Evelyn Prentice is the respected wife of a high-profile New York attorney. Despite the prestige and status she enjoys, she feels neglected and out of boredom becomes involved with an unscrupulous womanizing poet, who gives her the attention she craves. She eventually finds herself a victim of blackmail and becomes involved in his murder. When another woman is accused of the crime, she begs her husband to defend her. Written by
Gabe Taverney (email@example.com)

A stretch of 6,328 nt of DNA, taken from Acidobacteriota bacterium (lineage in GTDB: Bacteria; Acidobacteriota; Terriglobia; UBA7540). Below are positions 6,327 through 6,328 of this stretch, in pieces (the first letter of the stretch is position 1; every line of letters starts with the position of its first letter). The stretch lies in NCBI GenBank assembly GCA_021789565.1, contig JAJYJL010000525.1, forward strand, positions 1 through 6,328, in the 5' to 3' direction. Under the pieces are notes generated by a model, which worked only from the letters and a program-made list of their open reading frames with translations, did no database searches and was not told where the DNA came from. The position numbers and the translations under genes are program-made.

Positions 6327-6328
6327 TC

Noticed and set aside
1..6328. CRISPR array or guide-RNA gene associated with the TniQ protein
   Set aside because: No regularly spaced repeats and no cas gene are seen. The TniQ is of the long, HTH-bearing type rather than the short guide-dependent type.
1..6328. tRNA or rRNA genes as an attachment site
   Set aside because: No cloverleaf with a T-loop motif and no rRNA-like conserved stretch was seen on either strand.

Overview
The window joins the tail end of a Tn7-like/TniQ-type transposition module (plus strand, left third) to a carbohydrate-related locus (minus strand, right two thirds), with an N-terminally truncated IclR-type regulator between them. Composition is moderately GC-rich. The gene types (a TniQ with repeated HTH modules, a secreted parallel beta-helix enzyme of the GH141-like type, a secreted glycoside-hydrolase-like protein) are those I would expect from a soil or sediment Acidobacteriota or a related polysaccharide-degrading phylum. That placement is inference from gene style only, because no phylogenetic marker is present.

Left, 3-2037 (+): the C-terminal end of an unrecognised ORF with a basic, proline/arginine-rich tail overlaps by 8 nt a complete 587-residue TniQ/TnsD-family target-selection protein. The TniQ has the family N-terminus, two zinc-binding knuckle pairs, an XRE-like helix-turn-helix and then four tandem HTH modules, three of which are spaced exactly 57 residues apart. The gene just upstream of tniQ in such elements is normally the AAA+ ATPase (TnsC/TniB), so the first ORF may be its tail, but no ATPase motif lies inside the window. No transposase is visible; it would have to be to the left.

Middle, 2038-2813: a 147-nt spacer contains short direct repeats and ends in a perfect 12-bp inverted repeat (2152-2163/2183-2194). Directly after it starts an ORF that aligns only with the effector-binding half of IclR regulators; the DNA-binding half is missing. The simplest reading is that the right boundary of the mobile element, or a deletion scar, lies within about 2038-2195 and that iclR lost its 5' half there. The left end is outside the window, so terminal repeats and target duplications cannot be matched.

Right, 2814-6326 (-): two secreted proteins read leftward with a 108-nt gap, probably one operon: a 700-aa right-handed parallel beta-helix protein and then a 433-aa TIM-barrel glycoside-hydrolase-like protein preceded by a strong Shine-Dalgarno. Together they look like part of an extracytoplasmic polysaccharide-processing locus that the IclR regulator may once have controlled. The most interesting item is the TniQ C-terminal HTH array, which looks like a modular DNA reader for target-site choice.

Lenore Coffee was a prolific screenwriter whose specialty was the "women's picture," and she writes a honey of one here. William Powell is a too-busy lawyer who's dallying with client Rosalind Russell and who neglects his family (and boy, can I identify with that), to the point where good wife Loy is momentarily distracted by a lounge-lizard poet with a busy black book. Disastrous complications ensue. William Howard's direction is workmanlike at best, but Coffee keeps the fireworks popping. She balances things expertly between smart, sassy dialog and courtroom melodramatics, and she can write persuasively for tart-tongued best friends (a soignee Una Merkel), wide-eyed daughters (a relatively unannoying Cora Sue Collins), wronged women (a heavy-lidded Isabel Jewell), and a supporting cast of New York sophisticates. The windup is a little fast and the idyllic fadeout not entirely convincing, but in these days of overheated trials and yellow Murdoch journalism, it's not entirely implausible, either. A very fast and smart comedy-drama, and I didn't mind the absence of the Nick and Nora personas, or Asta, one bit.
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